Description: Age-related muscular atrophy, or sarcopenia, is linked to the decline in head and neck muscle strength observed with advancing age and is a key cause of dysphagia. Reduced muscle strength leads to lower oropharyngeal pressure generation for safe propulsion of food and liquid through the mouth and throat. This decline in pressure generation has important clinical implications in that older individuals are at increased risk for dysphagia when they have acute or chronic medical conditions such as stroke, head and neck cancer or Parkinson’s disease. Isometric Progressive Resistance Oropharyngeal (I-PRO) therapy for the muscles of the oropharynx is an emerging rehabilitation technique for dysphagia that strengthens the muscles of the mouth and throat. The purpose of this presentation will be to review I-PRO therapy and present data from recent studies that support its clinical use.
Bio: JoAnne Robbins, PhD, CCC-SLP, BCS-S is a Professor at the University of Wisconsin-Madison in the School of Medicine and Public Health with affiliations in the Departments of Medicine, Radiology, Nutritional Sciences, Food Science and Biomedical Engineering and is Associate Director of Research for the Geriatric Research Education and Clinical Center (GRECC) at the William S. Middleton Memorial Veterans Hospital. Dr. Robbins is the founder and director of the UW/VA Swallowing Speech And Dining Enhancement (SSWAL-ADE) program and is known nationally and internationally as a leader in the area of swallowing disorders and dysphagia rehabilitation. She has received continual federal funding for innovative clinical research from the National Institutes of Health (NIH), the Department of Veterans Affairs and the United States Department of Agriculture since 1984 while continuing a clinical practice, as it is the patients who fuel Dr. Robbins’ research program. More than 70 peer-reviewed publications demonstrates the immense impact that Dr. Robbins’ science has had not only on the profession of speech pathology, but also on the fields of neurology, otolaryngology, gastroenterology, gerontology, neuro-rehabilitation, nutrition and food science.
Bio: Jacqueline Hind is the Program Manager for the Swallowing Speech and Dining Enhancement Program and Senior Speech Pathologist at the University of Wisconsin-Madison School of Medicine and Public Health and the Madison VA Geriatric Research, Education and Clinical Center and the Director of Clinical Development for Swallow Solutions, LLC. She is a Board Certified Specialist in Swallowing, has more than twenty publications in peer-reviewed journals and holds a US patent through the Wisconsin Alumni Research Foundation.
Webinar #4 (November 4, 2014) – Aspiration Pneumonia in Patients with Swallowing Disorders (Tiffany Mohr, MA, CCC-SLP)
Watch Recording Online: Click Here
For ASHA CEU Credits: http://endo-education.com/online-ceus/ (Scroll about half way down page to find “Aspiration Pneumonia,” .1 CEUs for $25 offered through Endo-Education)
Description: Pneumonia is a breathing condition in which there is swelling or an infection of the lungs or large airways. Aspiration pneumonia can occur when food, saliva, liquids, or vomit is breathed into the lungs or airways leading to the lungs. This presentation will cover the risk factors, symptoms, assessment, and treatment for aspiration pneumonia, as aspiration pneumonia can be a serious life-threatening complication for those with swallowing disorders.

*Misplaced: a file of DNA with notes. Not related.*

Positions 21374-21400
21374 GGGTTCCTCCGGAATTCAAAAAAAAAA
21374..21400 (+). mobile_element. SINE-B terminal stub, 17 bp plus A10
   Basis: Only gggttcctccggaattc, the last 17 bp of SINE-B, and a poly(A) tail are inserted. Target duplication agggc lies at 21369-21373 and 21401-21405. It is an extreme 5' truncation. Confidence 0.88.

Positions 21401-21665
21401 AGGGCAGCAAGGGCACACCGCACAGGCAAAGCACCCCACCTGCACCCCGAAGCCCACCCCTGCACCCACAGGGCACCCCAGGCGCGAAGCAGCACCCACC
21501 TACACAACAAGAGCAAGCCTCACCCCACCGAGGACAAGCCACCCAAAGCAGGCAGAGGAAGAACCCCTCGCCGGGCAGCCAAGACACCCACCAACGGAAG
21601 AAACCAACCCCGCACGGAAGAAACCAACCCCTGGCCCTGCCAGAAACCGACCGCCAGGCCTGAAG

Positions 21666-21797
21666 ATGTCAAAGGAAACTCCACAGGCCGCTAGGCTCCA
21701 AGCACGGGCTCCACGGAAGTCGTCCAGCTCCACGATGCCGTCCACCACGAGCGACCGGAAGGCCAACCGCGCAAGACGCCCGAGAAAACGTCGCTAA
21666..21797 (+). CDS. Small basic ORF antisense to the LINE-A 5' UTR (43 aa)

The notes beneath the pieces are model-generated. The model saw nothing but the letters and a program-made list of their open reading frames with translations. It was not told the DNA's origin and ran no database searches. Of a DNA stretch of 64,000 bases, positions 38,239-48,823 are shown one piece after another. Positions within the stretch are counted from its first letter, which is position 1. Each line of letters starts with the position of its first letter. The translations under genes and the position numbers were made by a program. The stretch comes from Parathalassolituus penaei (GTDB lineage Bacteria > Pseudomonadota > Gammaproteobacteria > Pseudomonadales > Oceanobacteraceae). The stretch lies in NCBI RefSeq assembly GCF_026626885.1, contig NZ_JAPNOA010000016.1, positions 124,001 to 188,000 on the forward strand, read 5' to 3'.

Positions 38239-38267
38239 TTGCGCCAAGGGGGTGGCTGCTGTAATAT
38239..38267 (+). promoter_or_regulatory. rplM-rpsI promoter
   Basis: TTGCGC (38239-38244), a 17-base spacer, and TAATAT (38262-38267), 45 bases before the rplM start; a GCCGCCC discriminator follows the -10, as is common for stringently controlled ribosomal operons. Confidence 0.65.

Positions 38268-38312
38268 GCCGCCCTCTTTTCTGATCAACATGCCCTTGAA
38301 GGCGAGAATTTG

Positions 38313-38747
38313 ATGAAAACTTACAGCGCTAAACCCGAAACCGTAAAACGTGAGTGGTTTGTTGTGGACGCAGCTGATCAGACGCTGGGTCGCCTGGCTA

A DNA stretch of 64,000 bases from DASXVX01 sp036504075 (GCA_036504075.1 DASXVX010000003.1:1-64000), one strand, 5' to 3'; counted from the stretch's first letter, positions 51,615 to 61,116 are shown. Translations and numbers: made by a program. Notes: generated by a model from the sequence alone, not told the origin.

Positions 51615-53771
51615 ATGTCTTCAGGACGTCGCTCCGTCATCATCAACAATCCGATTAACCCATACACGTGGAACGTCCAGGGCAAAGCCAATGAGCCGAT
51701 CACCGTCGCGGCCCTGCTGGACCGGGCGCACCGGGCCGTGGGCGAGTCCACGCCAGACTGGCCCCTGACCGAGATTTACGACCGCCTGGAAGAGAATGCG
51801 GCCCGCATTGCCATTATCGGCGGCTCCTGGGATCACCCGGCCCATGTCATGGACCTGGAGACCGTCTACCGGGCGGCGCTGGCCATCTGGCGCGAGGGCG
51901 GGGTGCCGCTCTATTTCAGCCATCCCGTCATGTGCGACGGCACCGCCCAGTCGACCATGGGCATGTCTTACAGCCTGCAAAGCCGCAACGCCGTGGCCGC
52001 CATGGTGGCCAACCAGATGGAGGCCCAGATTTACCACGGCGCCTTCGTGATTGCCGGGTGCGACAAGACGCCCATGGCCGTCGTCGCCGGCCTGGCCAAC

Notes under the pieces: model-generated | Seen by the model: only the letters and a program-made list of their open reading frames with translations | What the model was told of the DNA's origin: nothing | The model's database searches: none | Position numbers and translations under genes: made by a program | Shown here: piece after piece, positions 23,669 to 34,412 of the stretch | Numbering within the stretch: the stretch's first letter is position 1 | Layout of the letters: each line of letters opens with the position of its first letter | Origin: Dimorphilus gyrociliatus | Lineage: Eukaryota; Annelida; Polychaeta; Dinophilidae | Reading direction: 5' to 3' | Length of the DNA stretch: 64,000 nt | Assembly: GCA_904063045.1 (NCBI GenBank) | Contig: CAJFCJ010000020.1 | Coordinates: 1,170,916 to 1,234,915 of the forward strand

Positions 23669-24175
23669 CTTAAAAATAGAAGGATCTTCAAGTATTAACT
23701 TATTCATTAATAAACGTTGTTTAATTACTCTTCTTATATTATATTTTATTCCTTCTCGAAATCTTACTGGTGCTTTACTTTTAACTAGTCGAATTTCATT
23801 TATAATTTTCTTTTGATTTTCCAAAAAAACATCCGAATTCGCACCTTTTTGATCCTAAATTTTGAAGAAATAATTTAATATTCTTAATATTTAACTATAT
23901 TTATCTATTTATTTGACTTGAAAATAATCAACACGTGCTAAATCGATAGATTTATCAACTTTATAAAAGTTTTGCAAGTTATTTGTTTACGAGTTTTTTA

Tiffany Mohr, MA, CCC-SLP
Bio: Tiffany Mohr is a speech-language pathologist at the Department of Veteran Affairs in Houston, Texas. She works with Veterans who require Diagnostic and Treatment services in the areas of communication, cognition, respiration, swallowing, voice, and head and neck cancer. Tiffany Mohr received her M.A. degree in Communication Disorders from the University of Houston in 1999 and has been providing speech-language pathology services to those of all ages for nearly 15 years.
Webinar #3: (September 30, 2014) How to Find the Right Professional to Help with a Swallowing Disorder (Nancy B. Swigert, MA, CCC-SLP, BCS-S)
Watch Recording Online: Click Here
Description: Finding the right medical professional to help with a swallowing disorder can be very challenging. Different medical specialists address different types of problems. This webinar will describe the basics of a variety of swallowing problems. The different physician specialists will be described (e.g., ENT, gastroenterologist, radiologist). The role of the speech-language pathologist in evaluating and treating all types of problems will be described as well as what specialty certifications are needed and how a specialist can help. The function of a multi-disciplinary team will also be addressed.
Nancy B. Swigert, MA, CCC-SLP, BCS-S
Bio: Nancy B. Swigert is the director of Speech-Language Pathology and Respiratory Care at Baptist Health Lexington at their acute care facility in Lexington, KY. She is a Board Certified Specialist in Swallowing and Swallowing Disorders (BCS-S). She is an adjunct faculty member at the University of Kentucky. She has authored six publications with Linguisystems (one on adult and one on pediatric dysphagia) and she lectures extensively in the areas of pediatric and adult dysphagia. She received her master’s degree from the University of Tennessee-Knoxville. She currently chairs the American Board of Swallowing and Swallowing Disorders. She was president of the American Speech-Language-Hearing Association in 1998 and chaired the Special Interest Group on Swallowing for three years. She is on the Medical Advisory Board for the NFOSD.